The Charlotte News
WEDNESDAY, DECEMBER 15, 1937
*Call This Witness
One more fugitive-from-a-Southern-chain-gang case pops up, involving the State of New Jersey (whose Governor Hoffmann has signed extradition papers, as he is directed to by the Federal Constitution) and the State of South Carolina. A trusted Negro employee of a Paterson silk firm turns out to be an escaped convict, sentenced, according to his own account, at the age of 15 to serve ten years on the gang for criminal assault on a small Negro girl. He says he didn't commit the crime and, furthermore, that he wasn't given a formal trial.
Plainly, this has all the essentials of a sectional thriller. Race prejudice, Southern whipping bosses, a goods-box court, and Uncle Tom's nephew, who bears the name of Fleming Mix. And in addition there is a dusky Little Eva somewhere in the background, now, in all probability, grown into adolescence after the experience of having been criminally assaulted by a buck of her own race. South Carolina juries are not given to avenging the rape of Negro girlhood without pretty substantiable provocation.
And New Jersey, when it hears the story of the convicted assailant ought by all means to hear the story of his victim. It would seem to have something to do with the case.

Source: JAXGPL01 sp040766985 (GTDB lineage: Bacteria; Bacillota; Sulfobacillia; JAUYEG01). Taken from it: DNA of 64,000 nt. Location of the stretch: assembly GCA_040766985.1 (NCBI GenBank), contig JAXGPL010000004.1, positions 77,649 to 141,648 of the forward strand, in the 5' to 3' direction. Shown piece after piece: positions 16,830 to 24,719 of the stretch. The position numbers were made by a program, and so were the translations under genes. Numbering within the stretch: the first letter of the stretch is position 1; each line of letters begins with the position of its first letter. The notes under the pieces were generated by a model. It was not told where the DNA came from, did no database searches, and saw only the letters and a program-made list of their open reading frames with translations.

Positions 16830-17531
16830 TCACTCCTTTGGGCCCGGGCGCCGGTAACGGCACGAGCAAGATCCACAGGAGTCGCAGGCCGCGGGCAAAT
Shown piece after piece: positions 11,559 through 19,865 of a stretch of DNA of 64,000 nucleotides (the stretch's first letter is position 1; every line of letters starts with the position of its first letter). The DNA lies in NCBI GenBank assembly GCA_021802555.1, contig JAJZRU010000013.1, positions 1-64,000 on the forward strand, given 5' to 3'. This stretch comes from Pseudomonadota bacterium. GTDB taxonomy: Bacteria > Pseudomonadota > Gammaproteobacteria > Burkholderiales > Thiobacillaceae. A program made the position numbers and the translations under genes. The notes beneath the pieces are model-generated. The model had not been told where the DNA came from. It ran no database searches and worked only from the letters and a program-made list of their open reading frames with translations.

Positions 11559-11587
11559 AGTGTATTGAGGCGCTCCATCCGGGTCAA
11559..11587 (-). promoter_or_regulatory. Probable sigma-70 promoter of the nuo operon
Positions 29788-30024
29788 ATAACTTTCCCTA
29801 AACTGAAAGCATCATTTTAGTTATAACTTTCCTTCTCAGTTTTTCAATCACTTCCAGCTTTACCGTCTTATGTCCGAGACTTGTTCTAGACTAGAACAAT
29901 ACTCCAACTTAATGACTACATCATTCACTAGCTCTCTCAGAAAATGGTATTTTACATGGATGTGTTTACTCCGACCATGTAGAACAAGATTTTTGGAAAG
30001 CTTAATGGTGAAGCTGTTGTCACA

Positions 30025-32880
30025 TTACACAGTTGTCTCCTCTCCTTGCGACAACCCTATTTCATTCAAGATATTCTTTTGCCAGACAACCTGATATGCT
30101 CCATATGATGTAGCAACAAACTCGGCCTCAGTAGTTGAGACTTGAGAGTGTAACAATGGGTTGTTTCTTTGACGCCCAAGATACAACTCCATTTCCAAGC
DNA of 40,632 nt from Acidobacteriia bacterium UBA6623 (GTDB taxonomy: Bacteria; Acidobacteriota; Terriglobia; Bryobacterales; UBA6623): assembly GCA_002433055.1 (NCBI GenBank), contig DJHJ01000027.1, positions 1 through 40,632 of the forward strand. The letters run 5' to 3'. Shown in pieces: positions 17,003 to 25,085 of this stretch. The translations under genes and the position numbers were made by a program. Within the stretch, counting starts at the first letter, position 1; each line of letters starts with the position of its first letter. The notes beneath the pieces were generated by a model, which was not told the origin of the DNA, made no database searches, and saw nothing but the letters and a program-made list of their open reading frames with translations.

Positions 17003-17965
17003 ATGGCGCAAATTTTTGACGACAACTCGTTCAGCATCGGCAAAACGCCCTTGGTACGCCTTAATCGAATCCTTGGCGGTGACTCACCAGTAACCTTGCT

Secretary Hull has seized an opportune time to demand that Japan formally re-recognize the Open Door policy in China. Alarmed by the Panay incident, the Tokyo government will in all probability make haste to comply. But what will that compliance mean? Nearly nothing, we suspect. In reality, the Japanese forces which will actually rule China will be the army and navy, over which the Tokyo government can exercise no real control, if it wanted to, and it probably doesn't want to in this matter. Moreover, the Nipponese are already beginning to organize China as they organized Manchukuo. Nominally the new Japanese-dominated China will be a sovereign state or group of states. And if a sovereign state or group of states chooses to grant Japan special tariff and trading concessions, can we really make our protest against it effective? We probably can't, even though we have treaties with the old China which bar precisely such concessions.
But, supposing that Japan should actually observe the Open Door policy rigorously, would that guarantee the thing for which we really contend when we contend for the Open Door--the preservation of our trade with China? It seems doubtful. For the goods which can be sold to China as to all the Orient, are almost entirely of the cheapest grades. And that the Japanese can make such goods much more cheaply than we can, and so undersell us, appears clear enough. For since 1934, they have been selling more textiles for instance, to India, Britain's private preserve, than Britain herself.
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